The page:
Background: Central venous lines (CVL), including temporary dialysis catheters, are often required in the inpatient setting. While CVLs are frequently placed in radiology suites or intensive care units (ICU), many institutions allow placement on medical-surgical wards by Hospitalist Bedside Procedure Services (BPS). The BPS at our institution began to perform CVL placement at the patient bedside on medical-surgical wards in 2015 and also placed CVLs for many transplant ICU patients during daytime hours from 2015-2017 until the transplant ICU hired a dedicated intensivist team and the BPS transitioned almost exclusively to ward patients. Our goal was to compare the patient risk profiles of CVLs placed in the ICU to medical-surgical wards and outcomes in terms of complications and unsuccessful attempts in the two settings.

Methods: The Hospitalist BPS at our institution began to perform CVL placement at the patient bedside on medical-surgical wards in 2015. Patients were monitored via a portable cardiac monitor system during the procedure. All CVL placements were done under direct ultrasound guidance by attendings on the BPS or resident physicians with attending guidance. We evaluated internally collected data from the procedures performed by the BPS from 2015-2023 including complications and unsuccessful attempts as well as coagulation parameters. Patients were defined as high-risk for bleeding if platelets were < 30,000/µL or International Normalized Ratio (INR) was >2.0.

Results: The distribution of CVL placement shifted from 89% done in the ICU in academic year 2015-16 to 96% done on non-ICU patients in 2022-23. A total of 603 were done in non-ICU patients and 253 in ICU patients from 2015-23. The ICU had a significantly greater number of high-risk for bleeding patients compared to the non-ICU patients (36.4% vs 8.0%, p< 0.0001). There was no significant difference between placement on the wards and in the ICU for either complication rate (1.8% vs 1.2%) or rate of unsuccessful procedure (4.8% vs 4.7%). There was also no difference in the average number of needle passes between ICU and non-ICU patients (1.15 vs 1.2). Learners assisted with significantly fewer CVLs in the ICU compared to the wards (22% vs 78%, p=0.002).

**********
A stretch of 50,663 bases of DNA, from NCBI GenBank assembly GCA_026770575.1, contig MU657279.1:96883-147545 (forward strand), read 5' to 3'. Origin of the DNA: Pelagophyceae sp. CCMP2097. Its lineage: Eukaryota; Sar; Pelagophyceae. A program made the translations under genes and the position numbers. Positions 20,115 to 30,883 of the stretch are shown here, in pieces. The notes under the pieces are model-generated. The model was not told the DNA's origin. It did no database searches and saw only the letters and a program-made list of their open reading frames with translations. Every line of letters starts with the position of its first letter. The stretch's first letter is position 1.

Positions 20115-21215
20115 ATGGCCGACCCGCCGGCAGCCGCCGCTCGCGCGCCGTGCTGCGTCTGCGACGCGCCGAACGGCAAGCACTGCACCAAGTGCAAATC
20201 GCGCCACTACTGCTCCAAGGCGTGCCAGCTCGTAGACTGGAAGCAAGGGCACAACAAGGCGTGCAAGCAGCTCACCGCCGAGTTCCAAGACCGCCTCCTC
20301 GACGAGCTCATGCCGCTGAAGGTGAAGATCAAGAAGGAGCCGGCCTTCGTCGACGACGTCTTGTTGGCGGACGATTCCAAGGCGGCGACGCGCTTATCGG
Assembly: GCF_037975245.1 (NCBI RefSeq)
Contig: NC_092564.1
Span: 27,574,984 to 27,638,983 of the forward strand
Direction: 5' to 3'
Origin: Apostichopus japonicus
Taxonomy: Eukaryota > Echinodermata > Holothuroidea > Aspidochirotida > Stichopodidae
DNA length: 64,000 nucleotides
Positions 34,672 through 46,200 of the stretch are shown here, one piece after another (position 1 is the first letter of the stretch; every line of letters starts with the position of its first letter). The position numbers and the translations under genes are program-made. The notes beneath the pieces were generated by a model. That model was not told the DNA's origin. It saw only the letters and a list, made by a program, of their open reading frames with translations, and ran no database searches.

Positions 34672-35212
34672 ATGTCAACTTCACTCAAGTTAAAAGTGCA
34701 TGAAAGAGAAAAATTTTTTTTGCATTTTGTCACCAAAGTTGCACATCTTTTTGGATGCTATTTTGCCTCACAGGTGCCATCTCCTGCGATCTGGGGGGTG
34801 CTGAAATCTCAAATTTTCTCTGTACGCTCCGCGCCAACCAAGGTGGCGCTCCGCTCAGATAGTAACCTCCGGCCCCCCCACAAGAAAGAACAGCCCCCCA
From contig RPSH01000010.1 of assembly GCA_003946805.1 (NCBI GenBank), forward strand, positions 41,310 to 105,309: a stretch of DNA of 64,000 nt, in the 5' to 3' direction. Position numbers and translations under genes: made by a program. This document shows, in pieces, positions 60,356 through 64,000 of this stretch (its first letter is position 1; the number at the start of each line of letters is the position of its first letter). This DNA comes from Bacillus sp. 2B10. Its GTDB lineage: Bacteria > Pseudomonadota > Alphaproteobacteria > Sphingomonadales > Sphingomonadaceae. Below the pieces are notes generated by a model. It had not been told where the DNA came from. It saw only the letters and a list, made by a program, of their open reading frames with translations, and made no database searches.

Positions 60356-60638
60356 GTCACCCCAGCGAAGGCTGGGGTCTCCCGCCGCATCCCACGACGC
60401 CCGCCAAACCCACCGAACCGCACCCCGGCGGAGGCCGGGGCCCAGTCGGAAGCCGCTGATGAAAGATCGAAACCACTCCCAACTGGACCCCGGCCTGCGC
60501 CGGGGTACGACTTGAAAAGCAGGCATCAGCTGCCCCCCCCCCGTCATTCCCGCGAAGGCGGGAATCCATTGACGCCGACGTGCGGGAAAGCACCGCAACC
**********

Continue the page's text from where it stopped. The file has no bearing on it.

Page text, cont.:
Conclusions: The unique situation of transitioning from doing CVLs predominantly in ICU patients to almost exclusively non-ICU patients from 2015-2023 allowed for a fairly direct comparison in risk and outcome profiles. As expected, the ICU patients were at a significantly higher risk for bleeding at the time of CVL placement. Despite a higher risk profile, there was no significant difference for either complication rate or rate of unsuccessful procedure. CVL placement did not appear to be more technically difficult in ICU patients as the average number of needle passes was similar, but staff proceduralists appeared to be less comfortable with allowing learners to participate in ICU CVL placement.

IMAGE 1: CVL Placement: Wards versus ICU

IMAGE 2: High-Risk for Bleeding Procedures: Wards versus ICU